- Boost Mystique Cards- 3 rare resource cards required. Allows you to take actions that will benefit you.
Venture Mystique Cards- Any 3 resource cards required. These cards have an active ability that has a positive affect for you and once rotated, has a negative affect on you until you are able to rotate it again
Initially, players start with three common resources and one rare resource. The first few turns, you will likely be drawing resources to start down one of the paths on the skills board. If at any time, you draw an artifact card from either resource deck, you must play it face up in your player area and then you will move the token one step forward on the Discovery Dawning Track.
As the tokens progress along this track, it will provide cards to players at certain points and also sets up an end game point if the token makes it all the way to the end without anyone achieving the required fourteen victory points. If this occurs, the winner is determined by the number of nature points. These are obtained by getting Ambush and Mystique cards and then not using them, as they are each worth 2 nature points. A few of these will be worth 1 nature point after they have been played. Also, the Venture cards have anywhere from 5 to -5 nature points that will be displayed once you obtain the card.
When you have obtained an artifact card and have played it in front of you, on your turn you can use it in various ways.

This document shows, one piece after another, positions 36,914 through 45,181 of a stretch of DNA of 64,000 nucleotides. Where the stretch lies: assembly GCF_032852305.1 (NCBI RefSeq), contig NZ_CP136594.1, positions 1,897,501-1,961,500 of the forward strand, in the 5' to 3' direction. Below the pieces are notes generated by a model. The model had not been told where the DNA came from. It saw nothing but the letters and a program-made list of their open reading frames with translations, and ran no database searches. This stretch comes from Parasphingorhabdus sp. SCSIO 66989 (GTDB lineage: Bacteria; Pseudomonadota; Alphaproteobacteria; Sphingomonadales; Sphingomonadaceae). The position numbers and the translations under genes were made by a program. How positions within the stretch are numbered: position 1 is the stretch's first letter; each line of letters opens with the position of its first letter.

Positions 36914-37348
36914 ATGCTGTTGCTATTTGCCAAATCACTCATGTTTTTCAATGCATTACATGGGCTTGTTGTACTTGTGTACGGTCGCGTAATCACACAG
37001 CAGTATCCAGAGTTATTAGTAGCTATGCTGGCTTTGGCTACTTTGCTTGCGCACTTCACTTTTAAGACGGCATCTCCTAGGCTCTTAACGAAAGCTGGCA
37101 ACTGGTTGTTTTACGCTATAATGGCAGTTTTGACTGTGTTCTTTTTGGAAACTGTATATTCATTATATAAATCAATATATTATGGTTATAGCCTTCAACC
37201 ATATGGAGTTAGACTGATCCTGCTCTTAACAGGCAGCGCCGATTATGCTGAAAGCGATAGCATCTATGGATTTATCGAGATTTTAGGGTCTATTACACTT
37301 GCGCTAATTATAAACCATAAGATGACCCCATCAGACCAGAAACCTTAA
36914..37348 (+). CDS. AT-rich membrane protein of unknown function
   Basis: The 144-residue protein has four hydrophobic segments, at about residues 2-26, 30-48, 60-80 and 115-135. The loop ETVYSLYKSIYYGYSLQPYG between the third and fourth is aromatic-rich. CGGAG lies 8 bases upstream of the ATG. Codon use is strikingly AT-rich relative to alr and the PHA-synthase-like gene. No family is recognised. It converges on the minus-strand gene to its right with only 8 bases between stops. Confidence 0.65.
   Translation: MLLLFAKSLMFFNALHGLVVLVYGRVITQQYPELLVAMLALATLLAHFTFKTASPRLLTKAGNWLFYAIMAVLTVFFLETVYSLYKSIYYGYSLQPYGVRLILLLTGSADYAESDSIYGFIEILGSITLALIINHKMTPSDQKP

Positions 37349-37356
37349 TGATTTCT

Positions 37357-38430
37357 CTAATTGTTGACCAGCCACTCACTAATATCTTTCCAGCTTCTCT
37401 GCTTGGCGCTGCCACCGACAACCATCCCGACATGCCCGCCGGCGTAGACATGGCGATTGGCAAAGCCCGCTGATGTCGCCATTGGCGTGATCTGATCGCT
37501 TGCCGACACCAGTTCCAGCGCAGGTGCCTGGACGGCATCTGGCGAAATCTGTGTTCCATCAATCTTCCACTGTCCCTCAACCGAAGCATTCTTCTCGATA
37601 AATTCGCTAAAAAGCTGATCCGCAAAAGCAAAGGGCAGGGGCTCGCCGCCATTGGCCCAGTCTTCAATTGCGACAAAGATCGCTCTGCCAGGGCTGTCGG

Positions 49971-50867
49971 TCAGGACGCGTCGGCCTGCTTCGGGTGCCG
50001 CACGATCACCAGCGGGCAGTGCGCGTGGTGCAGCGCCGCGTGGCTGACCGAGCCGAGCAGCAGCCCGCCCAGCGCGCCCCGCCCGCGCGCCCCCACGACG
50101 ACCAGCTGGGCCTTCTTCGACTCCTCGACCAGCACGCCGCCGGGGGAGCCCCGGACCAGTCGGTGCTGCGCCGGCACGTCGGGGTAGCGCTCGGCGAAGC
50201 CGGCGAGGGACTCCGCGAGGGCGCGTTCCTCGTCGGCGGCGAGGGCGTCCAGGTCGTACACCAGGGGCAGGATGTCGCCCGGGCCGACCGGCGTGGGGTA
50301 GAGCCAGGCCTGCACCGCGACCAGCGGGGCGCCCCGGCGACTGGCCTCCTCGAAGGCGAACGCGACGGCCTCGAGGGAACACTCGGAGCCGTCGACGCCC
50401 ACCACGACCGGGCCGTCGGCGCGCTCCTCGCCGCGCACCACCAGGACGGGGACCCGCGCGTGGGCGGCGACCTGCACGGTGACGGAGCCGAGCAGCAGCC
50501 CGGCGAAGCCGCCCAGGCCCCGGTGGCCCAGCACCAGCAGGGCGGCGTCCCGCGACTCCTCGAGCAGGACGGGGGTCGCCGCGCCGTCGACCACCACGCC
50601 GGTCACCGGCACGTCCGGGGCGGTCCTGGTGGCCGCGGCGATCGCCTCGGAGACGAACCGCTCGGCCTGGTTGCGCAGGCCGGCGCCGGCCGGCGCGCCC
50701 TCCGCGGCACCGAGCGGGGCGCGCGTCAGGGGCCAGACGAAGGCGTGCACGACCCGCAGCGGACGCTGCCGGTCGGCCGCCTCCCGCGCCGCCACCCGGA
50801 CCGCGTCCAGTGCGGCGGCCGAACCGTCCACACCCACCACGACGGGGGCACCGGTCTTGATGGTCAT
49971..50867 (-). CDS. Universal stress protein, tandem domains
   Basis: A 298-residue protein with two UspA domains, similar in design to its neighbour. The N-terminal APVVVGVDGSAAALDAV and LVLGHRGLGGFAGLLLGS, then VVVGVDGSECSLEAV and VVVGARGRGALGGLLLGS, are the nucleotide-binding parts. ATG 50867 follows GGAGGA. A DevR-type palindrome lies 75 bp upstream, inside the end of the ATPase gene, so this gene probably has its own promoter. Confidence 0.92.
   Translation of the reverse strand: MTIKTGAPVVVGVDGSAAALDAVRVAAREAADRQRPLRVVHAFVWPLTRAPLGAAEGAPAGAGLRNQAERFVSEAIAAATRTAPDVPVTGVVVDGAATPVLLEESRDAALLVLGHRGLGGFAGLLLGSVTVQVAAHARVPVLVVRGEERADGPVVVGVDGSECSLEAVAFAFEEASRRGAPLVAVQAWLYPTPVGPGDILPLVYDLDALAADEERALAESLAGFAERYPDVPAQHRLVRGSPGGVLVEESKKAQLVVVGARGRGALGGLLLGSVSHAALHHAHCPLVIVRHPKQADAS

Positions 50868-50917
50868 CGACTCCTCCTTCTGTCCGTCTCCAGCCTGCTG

- Draw any of the mystique cards without paying its resource requirements.
- Disable another player’s camp abilities until the artifact card has been removed. You can also discard an artifact card to remove the card that has locked out your camp abilities.
- Treat it as a wild resource when building or upgrading a camp.
- Destroy a player’s face up or face down Ambush or Boost cards.
- Rotate a Venture Card.
As you move along the Discovery Dawning Track, you will come to a space where everyone draws a Catalyst card. These provide a secret objective and when you obtain that, you play the card in front of you for a single victory point. There are two objectives on each card and the one that you must fulfill is determined by the number of victory points you currently have. Once one secret objective is met, you draw another one.
Play continues with each player taking their turn until one of the three victory conditions have been met.
Replay Ability: With the ability to try different strategies each game, there is a lot of replay ability here. There are so many different choices that you can make to change the game up for both yourself and the other players in the game. Sometimes the choices you make are going to be based on the direction the game is going, so you have to be very flexible with your choices.
Appropriate Audience: The game suggests 12+. However, you should be able to go down to the 8-10 age range. There is plenty of reading that is needed along with being able to understand the different strategies needed to win the game. There is some `take that` within the game, so make sure younger kids are able to handle this.